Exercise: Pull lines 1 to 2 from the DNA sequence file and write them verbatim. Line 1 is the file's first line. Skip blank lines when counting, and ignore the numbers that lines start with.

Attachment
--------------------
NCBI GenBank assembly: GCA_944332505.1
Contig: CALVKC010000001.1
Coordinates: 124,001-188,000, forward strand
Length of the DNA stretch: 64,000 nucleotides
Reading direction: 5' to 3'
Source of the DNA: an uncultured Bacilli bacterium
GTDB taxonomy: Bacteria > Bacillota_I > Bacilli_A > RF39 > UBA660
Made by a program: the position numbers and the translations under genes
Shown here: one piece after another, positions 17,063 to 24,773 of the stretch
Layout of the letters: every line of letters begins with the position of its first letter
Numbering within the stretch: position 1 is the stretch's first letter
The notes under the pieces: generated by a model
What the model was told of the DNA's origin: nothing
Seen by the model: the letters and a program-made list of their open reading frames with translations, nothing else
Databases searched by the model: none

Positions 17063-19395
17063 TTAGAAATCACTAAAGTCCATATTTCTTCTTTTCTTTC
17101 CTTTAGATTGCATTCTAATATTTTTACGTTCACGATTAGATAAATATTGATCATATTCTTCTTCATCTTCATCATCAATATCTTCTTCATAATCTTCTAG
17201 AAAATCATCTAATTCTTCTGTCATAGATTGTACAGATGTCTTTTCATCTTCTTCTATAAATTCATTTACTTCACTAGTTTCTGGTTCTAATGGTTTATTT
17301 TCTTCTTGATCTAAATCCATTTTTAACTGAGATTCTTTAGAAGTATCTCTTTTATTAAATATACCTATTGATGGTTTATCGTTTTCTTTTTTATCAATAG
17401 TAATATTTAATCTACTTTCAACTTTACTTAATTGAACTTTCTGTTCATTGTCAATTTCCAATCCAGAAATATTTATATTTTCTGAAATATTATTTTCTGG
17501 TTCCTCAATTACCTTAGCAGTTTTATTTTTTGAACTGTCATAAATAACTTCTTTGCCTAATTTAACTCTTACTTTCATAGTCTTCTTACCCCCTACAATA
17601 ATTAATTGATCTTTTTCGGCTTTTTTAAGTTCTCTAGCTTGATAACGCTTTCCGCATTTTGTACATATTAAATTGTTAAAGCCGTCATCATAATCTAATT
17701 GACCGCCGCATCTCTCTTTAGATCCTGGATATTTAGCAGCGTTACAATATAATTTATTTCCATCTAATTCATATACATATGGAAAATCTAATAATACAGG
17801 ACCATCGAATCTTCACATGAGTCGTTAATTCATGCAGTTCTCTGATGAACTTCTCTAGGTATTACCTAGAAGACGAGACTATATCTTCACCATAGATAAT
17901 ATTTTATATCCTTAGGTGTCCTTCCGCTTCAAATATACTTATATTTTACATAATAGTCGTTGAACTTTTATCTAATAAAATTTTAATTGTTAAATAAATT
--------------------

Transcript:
NCBI GenBank assembly: GCA_944332505.1
Contig: CALVKC010000001.1